Then a few weeks later, we were roused in the middle of the night, and got in the air in the most uncoordinated effort I was ever involved in.
    It was just total chaos!
    Nobody seemed to know what we were doing, were we were going, or what mission packs we needed.
    Khmer gunsghips had taken the "merchant" (ya ... right ;)) ship, the Mayaguez ... off the coast of Cambodia.
    We got in the air and on our way, receiving confusing instruction updates on a minute by minute basis, but the mission for us was aborted, and they wisely sent in the marines to fight Vietnam's last official battle to take back the Mayaguez ... and history has documented that as "The Mayaguez incident".

    In any case, by the end of May to mid June of '75 the mission of the Det was over, I transferred over the the 432nd Tactical, finished out my last tour, then DEROS'd back to the world, were I finished my hitch at Norton, in San Bernardino.

    Air America Huey evac'ing the US embassy at Saigon in April of 1975 ....

    Story here:
    Last edited: Mar 8, 2017
  2. Sled

    Sled Squier Talker

    Jun 24, 2016
    Deep Cover
    Very cool Flyer 91. Unfortunately, that Non-Disclosure Agreement prevents me from TOTALLY chiming in. It was an outstanding career - one that mortals would never believe. I keep telling my Daughter, that my career is an Oscar waiting on the right Actor.
  3. Yeah, I'll only speak to what is now public info.
    If it isn't, I don't make the mistake of assuming it is. :cool:

    They informally called my Det "Disney Land" and although I considered it good ... even 'great' duty, the stuff that was done, 'especially by the Ravens' is definitely Hollywood worthy.

    The Air America movie that Mel Gibson starred in was 'very' restrained, and basically just the story of the "cover story" but still 'one' of the real missions for Air America.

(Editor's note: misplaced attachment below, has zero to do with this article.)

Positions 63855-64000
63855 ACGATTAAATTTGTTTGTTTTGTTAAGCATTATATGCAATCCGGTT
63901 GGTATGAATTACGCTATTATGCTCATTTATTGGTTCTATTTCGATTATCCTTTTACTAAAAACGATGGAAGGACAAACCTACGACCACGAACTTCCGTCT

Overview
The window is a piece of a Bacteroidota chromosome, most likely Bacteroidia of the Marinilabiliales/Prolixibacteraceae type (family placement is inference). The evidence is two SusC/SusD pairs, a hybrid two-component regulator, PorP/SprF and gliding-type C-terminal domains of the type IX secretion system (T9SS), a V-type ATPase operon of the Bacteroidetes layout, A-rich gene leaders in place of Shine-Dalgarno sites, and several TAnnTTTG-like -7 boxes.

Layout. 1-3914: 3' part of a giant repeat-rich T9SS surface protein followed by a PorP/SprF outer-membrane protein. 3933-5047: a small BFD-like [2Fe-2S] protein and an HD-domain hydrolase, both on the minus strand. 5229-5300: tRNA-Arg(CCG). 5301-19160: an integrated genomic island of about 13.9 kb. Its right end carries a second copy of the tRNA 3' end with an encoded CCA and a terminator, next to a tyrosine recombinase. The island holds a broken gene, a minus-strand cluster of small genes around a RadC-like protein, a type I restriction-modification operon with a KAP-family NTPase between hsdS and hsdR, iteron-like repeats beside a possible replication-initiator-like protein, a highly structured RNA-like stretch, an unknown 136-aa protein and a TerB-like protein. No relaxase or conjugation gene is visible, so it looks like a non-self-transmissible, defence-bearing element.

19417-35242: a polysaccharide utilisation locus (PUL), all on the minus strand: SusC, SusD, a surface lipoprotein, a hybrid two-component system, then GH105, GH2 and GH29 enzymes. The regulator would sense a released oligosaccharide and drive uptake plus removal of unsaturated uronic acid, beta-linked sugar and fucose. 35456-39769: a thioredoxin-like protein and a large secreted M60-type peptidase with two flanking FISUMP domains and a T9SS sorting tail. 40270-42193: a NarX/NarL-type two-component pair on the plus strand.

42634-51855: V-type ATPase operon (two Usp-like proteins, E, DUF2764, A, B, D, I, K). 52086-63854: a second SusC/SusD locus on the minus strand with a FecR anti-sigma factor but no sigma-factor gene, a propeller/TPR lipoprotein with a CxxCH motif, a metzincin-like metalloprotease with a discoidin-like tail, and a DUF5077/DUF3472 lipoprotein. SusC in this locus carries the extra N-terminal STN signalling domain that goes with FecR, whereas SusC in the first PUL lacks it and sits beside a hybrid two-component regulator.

But, it's actually the Ravens that they should make a feature movie about.
    They were a bunch of pilots that got frustrated by the BS of SEATO established rules of engagement in Vietnam, and wanted to 'DO' something.
    Well ... they certainly got their chance in Laos!

    One thing about it all though, is that to quality for VA medical bennies at the max level, you need to have been injured while on active duty, or have documented 'boots on the ground' in a combat zone.
    There may be other ways, but I had issues getting my bennies because we worked out of the Det at Udorn in non-combat zone Thailand.
    Since all of what we did was/is classified, it was not easy for me to show I qualified, and I was denied my VA medical bennies at first.
    But once my 'unclassified duty station history' was reviewed ... at the proper level, I was magically authorized to receive my full VA medical bennies.

    Man, am I 'ever' thankful for that!! :)
  4. LutherBurger

    LutherBurger Squier-holic

    Sep 2, 2015
    Present, but unwilling to share.